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What happens to Japan if China catches a cold?: A causal analysis of Chinese growth and Japanese growth


  • Chen, Pu
  • Hsiao, Chih-Ying


In this paper, we conduct an empirical study to investigate the directionality of the dependence between the Chinese economy and the Japanese economy. Taking a probabilistic causal approach, we infer the causal dependence among the Japanese economy and the Chinese economy based on observed data. We find evidence that the Chinese growth has both contemporaneous and temporal causal effects on Japanese growth, though the effect is very small. We did not find any evidence that the Japanese growth might have temporal or contemporaneous causal effect on Chinese growth.

Suggested Citation

  • Chen, Pu & Hsiao, Chih-Ying, 2008. "What happens to Japan if China catches a cold?: A causal analysis of Chinese growth and Japanese growth," Japan and the World Economy, Elsevier, vol. 20(4), pages 622-638, December.
  • Handle: RePEc:eee:japwor:v:20:y:2008:i:4:p:622-638

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    References listed on IDEAS

    1. Toda, Hiro Y & Phillips, Peter C B, 1993. "Vector Autoregressions and Causality," Econometrica, Econometric Society, vol. 61(6), pages 1367-1393, November.
    2. Pu Chen & Peter Flaschel, 2005. "Keynesian Dynamics and the Wage–Price Spiral: Identifying Downward Rigidities," Computational Economics, Springer;Society for Computational Economics, vol. 25(1), pages 115-142, February.
    3. Choi, In, 2005. "Subsampling vector autoregressive tests of linear constraints," Journal of Econometrics, Elsevier, vol. 124(1), pages 55-89, January.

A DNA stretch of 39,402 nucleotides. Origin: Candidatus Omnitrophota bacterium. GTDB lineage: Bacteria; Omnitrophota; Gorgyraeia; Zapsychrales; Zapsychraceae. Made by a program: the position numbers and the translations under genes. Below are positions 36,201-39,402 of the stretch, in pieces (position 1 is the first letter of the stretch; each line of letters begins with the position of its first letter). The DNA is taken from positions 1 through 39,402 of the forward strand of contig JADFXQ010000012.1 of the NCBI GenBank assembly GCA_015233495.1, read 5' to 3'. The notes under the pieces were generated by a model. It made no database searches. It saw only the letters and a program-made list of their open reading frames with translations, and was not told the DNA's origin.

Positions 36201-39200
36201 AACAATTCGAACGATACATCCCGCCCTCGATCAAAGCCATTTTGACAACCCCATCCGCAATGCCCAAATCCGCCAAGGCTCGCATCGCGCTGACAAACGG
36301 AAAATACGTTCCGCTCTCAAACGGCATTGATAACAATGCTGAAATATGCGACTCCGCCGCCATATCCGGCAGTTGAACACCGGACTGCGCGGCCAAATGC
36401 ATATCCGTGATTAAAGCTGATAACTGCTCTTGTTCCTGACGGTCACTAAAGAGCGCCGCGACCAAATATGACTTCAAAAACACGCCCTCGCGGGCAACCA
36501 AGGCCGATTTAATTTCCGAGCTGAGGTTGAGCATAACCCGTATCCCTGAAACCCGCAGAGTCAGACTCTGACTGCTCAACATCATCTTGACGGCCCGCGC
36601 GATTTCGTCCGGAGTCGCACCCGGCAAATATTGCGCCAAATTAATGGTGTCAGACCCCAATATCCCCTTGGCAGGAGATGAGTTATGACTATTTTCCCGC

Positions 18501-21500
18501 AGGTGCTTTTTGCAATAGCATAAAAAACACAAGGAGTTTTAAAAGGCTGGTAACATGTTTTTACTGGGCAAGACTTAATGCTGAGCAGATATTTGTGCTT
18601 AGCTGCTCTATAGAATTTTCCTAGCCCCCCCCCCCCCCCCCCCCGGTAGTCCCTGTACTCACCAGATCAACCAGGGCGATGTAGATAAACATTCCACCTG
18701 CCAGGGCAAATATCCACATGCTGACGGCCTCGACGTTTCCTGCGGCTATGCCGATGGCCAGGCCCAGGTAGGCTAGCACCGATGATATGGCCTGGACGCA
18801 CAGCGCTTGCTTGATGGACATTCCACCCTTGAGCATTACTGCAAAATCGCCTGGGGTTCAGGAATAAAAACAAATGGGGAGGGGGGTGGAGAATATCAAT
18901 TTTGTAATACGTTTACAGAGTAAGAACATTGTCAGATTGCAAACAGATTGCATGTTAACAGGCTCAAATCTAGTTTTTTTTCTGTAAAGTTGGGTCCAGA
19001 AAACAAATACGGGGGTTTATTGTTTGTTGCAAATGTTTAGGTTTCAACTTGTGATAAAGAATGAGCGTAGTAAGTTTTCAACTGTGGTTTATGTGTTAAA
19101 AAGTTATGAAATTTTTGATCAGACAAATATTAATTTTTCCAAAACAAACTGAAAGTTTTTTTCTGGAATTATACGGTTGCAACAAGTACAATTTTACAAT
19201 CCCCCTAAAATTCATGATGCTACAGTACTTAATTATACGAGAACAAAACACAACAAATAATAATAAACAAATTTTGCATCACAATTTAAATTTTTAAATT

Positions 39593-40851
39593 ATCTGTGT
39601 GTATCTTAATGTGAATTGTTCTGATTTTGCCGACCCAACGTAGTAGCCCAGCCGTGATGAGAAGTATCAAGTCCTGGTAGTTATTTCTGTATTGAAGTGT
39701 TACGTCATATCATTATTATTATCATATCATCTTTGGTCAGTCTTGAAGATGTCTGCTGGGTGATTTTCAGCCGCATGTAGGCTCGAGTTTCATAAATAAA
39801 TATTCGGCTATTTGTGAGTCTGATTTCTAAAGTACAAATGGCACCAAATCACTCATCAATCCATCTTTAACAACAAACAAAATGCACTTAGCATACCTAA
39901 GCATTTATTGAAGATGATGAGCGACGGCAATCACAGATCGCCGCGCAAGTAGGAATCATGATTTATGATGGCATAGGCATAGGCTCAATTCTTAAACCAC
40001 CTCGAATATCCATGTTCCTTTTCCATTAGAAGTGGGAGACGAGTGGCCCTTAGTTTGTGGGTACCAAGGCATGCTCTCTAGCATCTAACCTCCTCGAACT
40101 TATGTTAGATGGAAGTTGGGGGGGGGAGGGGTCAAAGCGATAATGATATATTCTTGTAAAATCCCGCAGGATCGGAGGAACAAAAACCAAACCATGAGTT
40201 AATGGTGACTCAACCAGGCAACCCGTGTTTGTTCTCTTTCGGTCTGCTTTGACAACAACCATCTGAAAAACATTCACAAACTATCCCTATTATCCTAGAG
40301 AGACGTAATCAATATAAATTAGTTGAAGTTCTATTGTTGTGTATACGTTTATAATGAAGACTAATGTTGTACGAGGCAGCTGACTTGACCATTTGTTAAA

4. Peter Spirtes & Clark Glymour & Richard Scheines, 2001. "Causation, Prediction, and Search, 2nd Edition," MIT Press Books, The MIT Press, edition 1, volume 1, number 0262194406, July.
    5. Chen, Pu, 2010. "A time series causal model," MPRA Paper 24841, University Library of Munich, Germany.
    6. Hoover, Kevin D., 2005. "Automatic Inference Of The Contemporaneous Causal Order Of A System Of Equations," Econometric Theory, Cambridge University Press, vol. 21(01), pages 69-77, February.
    7. Pu Chen & Carl Chiarella & Peter Flaschel & Willi Semmler, 2006. "Keynesian Macrodynamics and the Phillips Curve. An Estimated Baseline Macromodel for the U.S. Economy," Working Paper Series 147, Finance Discipline Group, UTS Business School, University of Technology, Sydney.
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    Cited by:

    1. Dreger, Christian & Zhang, Yanqun, 2014. "Does the economic integration of China affect growth and inflation in industrial countries?," Economic Modelling, Elsevier, vol. 38(C), pages 184-189.
    2. Jacques Jaussaud & Serge Rey, 2012. "Long‐Run Determinants Of Japanese Exports To China And The United States: A Sectoral Analysis," Pacific Economic Review, Wiley Blackwell, vol. 17(1), pages 1-28, February.


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